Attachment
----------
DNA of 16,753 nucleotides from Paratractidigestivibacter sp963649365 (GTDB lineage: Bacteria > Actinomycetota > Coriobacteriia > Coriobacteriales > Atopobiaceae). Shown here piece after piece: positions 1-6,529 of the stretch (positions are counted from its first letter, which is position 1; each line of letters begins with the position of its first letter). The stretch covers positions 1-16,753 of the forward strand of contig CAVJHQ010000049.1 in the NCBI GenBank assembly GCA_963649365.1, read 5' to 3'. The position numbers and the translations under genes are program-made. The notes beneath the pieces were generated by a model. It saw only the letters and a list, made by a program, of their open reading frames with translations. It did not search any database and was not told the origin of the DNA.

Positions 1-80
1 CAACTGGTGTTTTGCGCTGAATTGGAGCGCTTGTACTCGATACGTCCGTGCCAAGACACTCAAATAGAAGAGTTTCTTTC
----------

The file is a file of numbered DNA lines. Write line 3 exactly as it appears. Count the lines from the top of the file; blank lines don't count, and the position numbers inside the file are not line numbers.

1 CAACTGGTGTTTTGCGCTGAATTGGAGCGCTTGTACTCGATACGTCCGTGCCAAGACACTCAAATAGAAGAGTTTCTTTC